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Marty Nathan: Lobbying hard for right climate future

  • The Massachusetts State House in Boston



Friday, July 15, 2016

 

I am friends with lobbyists. Not the kind with ties and Rolexes and seven-figure salaries, but grandmothers, retired teachers and college students who volunteer their time to talk with legislators about the climate crisis and its human toll, and urge them to include these urgent issues in bills to be taken up by the Legislature.

Most of these volunteer lobbyists never imagined knocking on doors on Beacon Hill to ask legislators and their aides to help put an end to the burning of fossil fuels.

These folks are members of Climate Action Now, Mass Power Forward, and other grassroots and institutional environmental groups. They are driven by acute awareness that the numbers – the atmospheric concentration of greenhouse gases, global temperatures and sea levels – all are rising faster than predicted.

The National Oceanic and Atmospheric Administration notes that 2015 was the warmest year on record. Global surface temperatures rose above the record set last year by 0.29 degrees Fahrenheit — “the largest margin by which one year has ever beaten another since official records began in 1880,” the NOAA report states.

David Carlson, director of the World Climate Research Programme, reports that polar ice was melting in March and May at rates not normally seen until July. “Once-in-a-generation rainfall events,” he said. “Abnormal is the new normal.”

Volunteer lobbyists in Boston have had a rollercoaster month. The Legislature has been working on what was termed the Omnibus Energy Bill, dealing with the rapidly changing energy needs of the Commonwealth as coal-fired power generators and the Vermont Yankee nuclear plant all come offline. Meanwhile, the fracking industry is pushing for more domestic consumption and overseas distribution of “natural” gas, yet scientists and the changing climate are telling us we have to stop burning fossil fuels and rapidly transition to clean energy. The state committed to cutting carbon emissions when it passed the 2008 Global Warming Solutions Act, which demands a 25 percent reduction of Greenhouse Gas emissions by 2020 and an 80 percent reduction by 2050.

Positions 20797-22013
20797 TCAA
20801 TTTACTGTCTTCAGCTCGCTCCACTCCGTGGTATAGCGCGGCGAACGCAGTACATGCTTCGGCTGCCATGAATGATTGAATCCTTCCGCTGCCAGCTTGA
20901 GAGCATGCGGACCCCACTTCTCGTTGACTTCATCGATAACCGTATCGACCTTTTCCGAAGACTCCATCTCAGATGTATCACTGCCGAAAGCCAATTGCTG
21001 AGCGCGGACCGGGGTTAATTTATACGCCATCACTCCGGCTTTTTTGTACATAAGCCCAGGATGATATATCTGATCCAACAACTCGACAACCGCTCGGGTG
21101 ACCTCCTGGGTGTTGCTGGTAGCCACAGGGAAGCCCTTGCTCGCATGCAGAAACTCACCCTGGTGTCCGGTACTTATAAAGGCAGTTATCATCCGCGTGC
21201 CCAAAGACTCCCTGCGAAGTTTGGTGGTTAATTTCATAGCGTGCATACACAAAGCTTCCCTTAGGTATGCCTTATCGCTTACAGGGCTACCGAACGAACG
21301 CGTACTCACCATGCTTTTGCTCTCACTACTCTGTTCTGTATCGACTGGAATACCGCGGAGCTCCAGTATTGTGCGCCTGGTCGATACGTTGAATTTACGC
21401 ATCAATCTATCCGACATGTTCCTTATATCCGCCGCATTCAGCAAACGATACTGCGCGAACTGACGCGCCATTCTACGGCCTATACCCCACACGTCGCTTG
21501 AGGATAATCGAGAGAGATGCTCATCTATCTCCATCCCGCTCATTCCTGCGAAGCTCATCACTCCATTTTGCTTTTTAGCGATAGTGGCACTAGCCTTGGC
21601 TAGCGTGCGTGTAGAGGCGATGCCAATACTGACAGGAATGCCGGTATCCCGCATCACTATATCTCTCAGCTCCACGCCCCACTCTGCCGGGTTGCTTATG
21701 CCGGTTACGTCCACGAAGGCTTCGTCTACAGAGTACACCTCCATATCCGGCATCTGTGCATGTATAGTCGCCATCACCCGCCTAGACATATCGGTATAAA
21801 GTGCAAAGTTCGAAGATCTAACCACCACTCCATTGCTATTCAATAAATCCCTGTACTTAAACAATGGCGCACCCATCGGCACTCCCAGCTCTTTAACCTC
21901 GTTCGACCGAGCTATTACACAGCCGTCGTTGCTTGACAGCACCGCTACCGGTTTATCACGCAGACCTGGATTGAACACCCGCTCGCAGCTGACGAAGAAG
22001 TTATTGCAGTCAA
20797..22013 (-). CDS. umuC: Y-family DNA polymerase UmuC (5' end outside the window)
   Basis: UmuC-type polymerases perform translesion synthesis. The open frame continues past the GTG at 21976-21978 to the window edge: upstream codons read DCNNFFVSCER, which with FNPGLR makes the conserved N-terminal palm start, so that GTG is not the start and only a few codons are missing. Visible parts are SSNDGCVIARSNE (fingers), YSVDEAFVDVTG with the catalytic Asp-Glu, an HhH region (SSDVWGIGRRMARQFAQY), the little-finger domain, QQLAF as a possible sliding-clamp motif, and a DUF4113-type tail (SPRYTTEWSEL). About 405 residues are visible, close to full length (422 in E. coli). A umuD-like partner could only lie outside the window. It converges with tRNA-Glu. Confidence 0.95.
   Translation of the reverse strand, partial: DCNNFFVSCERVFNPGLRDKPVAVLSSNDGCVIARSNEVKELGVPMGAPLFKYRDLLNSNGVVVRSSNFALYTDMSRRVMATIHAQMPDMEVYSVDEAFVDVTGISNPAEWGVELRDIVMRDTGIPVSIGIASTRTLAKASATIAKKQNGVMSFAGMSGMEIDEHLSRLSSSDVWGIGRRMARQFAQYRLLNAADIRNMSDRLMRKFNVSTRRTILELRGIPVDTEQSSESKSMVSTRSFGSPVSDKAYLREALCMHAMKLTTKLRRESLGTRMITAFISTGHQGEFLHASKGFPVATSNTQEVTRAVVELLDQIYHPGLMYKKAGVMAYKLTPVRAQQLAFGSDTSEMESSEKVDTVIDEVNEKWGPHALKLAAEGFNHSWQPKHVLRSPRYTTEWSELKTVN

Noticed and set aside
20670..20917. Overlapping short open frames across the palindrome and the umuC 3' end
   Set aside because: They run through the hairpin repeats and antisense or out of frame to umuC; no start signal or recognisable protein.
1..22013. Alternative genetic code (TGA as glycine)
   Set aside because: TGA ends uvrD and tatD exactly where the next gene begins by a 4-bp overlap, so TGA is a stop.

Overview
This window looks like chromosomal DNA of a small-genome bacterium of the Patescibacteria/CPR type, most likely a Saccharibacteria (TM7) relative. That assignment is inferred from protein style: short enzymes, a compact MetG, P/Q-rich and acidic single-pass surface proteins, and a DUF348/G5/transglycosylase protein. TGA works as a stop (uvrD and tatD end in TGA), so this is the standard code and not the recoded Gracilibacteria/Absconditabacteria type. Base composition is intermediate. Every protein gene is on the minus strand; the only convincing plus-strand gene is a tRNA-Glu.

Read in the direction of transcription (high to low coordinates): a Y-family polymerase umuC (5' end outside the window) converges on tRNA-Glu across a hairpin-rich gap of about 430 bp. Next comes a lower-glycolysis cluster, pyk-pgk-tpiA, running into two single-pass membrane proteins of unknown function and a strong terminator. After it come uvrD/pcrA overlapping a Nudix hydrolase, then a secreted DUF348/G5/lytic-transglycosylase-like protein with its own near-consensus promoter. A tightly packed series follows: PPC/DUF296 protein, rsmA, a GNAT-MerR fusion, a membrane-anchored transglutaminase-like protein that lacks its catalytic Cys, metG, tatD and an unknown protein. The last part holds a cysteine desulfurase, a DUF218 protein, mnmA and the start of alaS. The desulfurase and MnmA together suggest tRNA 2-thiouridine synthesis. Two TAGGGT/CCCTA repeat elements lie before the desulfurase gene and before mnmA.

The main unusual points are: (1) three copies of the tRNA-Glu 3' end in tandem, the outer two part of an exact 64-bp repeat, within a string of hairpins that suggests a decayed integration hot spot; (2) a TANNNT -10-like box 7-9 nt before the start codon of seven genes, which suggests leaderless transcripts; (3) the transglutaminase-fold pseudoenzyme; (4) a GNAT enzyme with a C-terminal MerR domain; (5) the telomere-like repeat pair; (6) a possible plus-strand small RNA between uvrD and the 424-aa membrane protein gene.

The Supreme Judicial Court recently reinforced that those cuts were required — not soft targets. The Legislature’s new energy bill must begin to construct the framework for implementation of the law. Viewed that way, the law that emerged from the House in June was a deep disappointment. Activists privately called it a “minibus” rather than an “omnibus” bill.

What was actually needed was:

A huge boost in construction of offshore wind turbines but the bill included only 1,200 megawatts.

A commitment to increasing the percentage of electricity that comes from renewable sources (the Renewable Portfolio Standard, or RPS) which up to now has been increasing by just 1 percent per year. The bill did not address this.

A ban on charging electric customers to pay for fracked gas pipeline construction which was also ignored.

However, there was a pleasantly surprising amendment requiring the repair of gas pipeline leaks that spew climate-destructive methane into our air from old leaky pipes beneath our streets.

Overall, though, there was little joy in Mudville at the beginning of June. One friend complained, “Do they only listen to the fossil fuel lobbyists? How can we say this more convincingly? Don’t they get what we are facing?”

What the House did not understand, the Senate did. Its energy bill, S.2372, which passed July 1, includes the essentials and more. That bill would raise the Renewable Portfolio Standard to 2 percent per year beginning in 2017, setting Massachusetts on track to challenge California as the leader in the development of renewable energy.

It would commit the state to 2000 megawatts of offshore wind, the amount necessary to lower its cost-per-watt to consumers. Plus, an amendment by Sen. Patricia D. Jehlen would outlaw charging electric ratepayers for the construction of new gas pipelines. Another adopted amendment would require repair of significant gas leaks when roads are under construction. But that isn’t all. It would require all homes sold in the state to have an energy efficiency assessment made available to the buyer. It would create incentives and policies supporting zero emissions vehicles. It contains measures to encourage the development of storage batteries to make electricity produced by wind and sun available when needed at other times.

It calls for the Department of Public Utilities to study modernizing the electric grid to meet the demands of efficiency and adaptability necessary for the clean energy transition. It is the kind of bold and creative legislation we need to meet today’s challenges.

The struggle between the House and Senate bills now disappears behind closed doors in House-Senate Conference Committee. Out of sight but by no means out of mind.

To get the final legislation we need from the Conference Committee, each of us must adopt the new role of climate lobbyists. Call your representative (617-722-2000) and tell him or her to contact Speaker Robert Deleo and request that the final energy bill include provisions for more wind and renewables, an increase in the RPS, no pipeline taxes and repaired gas pipeline leaks. This is the course that will give us clean air, good jobs, and a sustainable future.

Marty Nathan, M.D., a regular contributor on climate issues, is a physician at Baystate Brightwood Health Center and a member of Climate Action NOW. She lives in Northampton.